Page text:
Teresa Bajo is a professor of Psychology in the Department of Experimental Psychology at the University of Granada in Spain, and Director of the Memory and Language laboratory in the Center for Mind, Brain and Behavior (CIMCYC, Granada). Her research is supported by grants from the Spanish Ministry of Science and by the Andalusian Excellence in Science Program. She has served on the Executive Committee of the Spanish Society of Experimental Psychology (SEPEX), for the Psychonomic Society, member of the Leadership Team for Women in Cognitive Science (Europe), and President for the European Society for Cognitive Science (ESCoP). She is an honorary member of ESCoP and she received the advanced career-award of SEPEX (2020). Her main research lines have to do with memory retrieval and lexical access in monolingual and bilingual participants, and in inhibition as one of the mechanisms for the control of memory and language selection. She has extended this research to understanding complex language skills such as translation and interpreting. She has also pursued research on individual differences in memory control both in individuals that differ in age and in individuals with altered memory functions. She has organized many large international conferences and participated in many international collaborative projects. She has also chaired the Doctoral School for Health Sciences at the University of Granada and participated in European panels in Doctoral and Postdoctoral education. Bajo aims to support APS’s mission to promote a globally connected scientific community advancing an innovative and integrative psychological science. She is also committed to strengthening the practice of science and scientific collaboration among globally diverse early-career scientists.
Columbia University, USA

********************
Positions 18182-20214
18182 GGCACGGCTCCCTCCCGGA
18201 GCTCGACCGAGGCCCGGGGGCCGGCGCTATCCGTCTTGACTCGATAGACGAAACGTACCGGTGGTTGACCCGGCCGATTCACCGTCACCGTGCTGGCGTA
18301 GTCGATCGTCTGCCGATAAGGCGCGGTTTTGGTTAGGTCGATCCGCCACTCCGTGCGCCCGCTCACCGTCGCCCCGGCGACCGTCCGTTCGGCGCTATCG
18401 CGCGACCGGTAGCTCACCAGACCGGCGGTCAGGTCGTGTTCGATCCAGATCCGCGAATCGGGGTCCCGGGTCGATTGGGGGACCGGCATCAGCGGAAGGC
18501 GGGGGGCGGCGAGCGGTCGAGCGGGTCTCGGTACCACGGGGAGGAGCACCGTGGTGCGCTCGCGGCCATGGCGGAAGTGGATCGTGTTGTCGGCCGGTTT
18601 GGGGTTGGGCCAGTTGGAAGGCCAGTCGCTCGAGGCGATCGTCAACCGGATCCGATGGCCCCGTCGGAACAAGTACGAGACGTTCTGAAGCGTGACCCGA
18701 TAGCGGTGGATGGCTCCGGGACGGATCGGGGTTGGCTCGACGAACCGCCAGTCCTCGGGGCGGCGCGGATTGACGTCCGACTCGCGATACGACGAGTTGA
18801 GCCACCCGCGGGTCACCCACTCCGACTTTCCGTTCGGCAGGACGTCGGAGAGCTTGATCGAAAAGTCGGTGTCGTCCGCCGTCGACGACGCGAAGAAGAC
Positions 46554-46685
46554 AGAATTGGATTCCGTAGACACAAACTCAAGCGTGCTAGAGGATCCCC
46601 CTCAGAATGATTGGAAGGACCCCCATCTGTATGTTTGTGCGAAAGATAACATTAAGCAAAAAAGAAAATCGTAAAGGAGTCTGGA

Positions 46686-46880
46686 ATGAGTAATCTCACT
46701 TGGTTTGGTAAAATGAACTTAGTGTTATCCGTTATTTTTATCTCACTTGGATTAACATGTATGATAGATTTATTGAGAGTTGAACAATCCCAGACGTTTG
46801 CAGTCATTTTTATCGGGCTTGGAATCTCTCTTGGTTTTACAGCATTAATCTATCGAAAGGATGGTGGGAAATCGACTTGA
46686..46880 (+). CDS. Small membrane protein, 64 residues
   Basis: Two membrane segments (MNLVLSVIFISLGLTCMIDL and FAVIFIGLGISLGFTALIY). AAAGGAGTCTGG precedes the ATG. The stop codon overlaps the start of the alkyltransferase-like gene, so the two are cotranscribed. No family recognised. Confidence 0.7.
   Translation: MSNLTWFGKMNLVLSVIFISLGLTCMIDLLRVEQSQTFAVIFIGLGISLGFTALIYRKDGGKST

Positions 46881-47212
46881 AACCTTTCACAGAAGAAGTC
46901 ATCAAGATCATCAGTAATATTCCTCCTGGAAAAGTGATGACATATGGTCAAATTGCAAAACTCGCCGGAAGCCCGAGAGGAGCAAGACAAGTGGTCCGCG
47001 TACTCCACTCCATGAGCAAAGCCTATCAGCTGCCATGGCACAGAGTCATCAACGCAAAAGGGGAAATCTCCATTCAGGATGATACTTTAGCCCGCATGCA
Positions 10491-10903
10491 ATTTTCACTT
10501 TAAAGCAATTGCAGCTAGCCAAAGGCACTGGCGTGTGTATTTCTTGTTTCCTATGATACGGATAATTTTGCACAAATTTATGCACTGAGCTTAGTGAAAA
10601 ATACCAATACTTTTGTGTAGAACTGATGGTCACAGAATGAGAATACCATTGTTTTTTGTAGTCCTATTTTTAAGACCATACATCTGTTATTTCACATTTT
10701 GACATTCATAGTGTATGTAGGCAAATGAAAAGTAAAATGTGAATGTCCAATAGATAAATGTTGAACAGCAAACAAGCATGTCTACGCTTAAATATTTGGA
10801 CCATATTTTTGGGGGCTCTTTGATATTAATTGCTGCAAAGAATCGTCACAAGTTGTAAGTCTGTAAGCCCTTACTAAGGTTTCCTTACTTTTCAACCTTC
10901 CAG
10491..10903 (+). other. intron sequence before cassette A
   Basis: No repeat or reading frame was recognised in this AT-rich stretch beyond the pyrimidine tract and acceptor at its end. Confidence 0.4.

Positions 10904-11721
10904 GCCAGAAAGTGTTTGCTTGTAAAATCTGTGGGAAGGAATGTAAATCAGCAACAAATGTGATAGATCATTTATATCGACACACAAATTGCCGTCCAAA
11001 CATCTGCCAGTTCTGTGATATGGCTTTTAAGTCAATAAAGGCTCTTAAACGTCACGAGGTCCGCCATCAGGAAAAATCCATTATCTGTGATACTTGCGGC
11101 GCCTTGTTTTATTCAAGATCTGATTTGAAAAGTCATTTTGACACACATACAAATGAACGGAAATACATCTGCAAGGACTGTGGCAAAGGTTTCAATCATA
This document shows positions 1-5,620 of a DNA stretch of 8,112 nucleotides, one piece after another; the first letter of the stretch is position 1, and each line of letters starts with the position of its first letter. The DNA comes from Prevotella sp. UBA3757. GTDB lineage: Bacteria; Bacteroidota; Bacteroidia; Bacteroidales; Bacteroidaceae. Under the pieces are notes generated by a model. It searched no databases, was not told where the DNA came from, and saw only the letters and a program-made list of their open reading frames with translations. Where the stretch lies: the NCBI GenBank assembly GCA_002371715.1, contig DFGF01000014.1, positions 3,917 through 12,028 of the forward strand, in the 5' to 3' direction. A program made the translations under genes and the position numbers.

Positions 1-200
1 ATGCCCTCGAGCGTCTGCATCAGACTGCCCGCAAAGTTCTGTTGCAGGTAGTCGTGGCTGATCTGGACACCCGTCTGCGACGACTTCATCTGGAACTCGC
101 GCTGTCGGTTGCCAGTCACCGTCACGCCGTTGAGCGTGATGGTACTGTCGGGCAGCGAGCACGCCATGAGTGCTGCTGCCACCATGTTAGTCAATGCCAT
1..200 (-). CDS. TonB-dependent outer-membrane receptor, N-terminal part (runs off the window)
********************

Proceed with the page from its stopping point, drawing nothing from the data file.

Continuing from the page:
Lila Davachi is a professor of Psychology at Columbia University. Trained as both neuroscientist and psychologist, she received her bachelor’s degree in psychology from Barnard College and her Ph.D. in neurobiology from Yale University. During her Ph.D. she conducted imaging studies of the medial temporal lobe in non-human primates as they engaged in working memory and long-term memory paradigms. She made the leap to human neuroscience in her post-doctoral research at the Massachusetts Institute for Technology in the Brain and Cognitive Sciences department. While the model system changed, the questions remained the same, asking how the memory system might differentially encode items and their associations. Davachi started her research group at New York University in 2004, continuing her studies of human memory and extending them to examine the mechanisms supporting memory consolidation during offline states and asking ‘what is an episode in episodic memory?’. After serving as Director of the Center for Learning, Memory and Emotion at NYU, she moved her research group to Columbia University in 2017. Davachi is affiliated with the Zuckerman Mind Brain Institute and the Nathan Kline Institute, where she applies her work to the study of clinical disorders. Recipient of the Cognitive Neuroscience Society’s Young Investigator Award in 2009 and Columbia University’s Lenfest Distinguished Faculty Award, Davachi is focused on raising the new generation of scientists as Co-Director of the STAR Research Program, providing early and formative research experiences to undergraduate students who have not previously had those opportunities. She believes that the field of psychological science is not alone in needing to address issues of diversity and equity and spends her free time imagining how we can use new technologies, such as AI, to improve scholarship. What we read inspires us, what we do not read is missing from our thinking.